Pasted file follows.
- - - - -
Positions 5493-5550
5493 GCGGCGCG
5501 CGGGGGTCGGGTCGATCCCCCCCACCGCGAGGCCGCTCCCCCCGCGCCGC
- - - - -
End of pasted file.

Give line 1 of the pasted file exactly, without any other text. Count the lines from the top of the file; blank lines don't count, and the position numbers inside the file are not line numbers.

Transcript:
Positions 5493-5550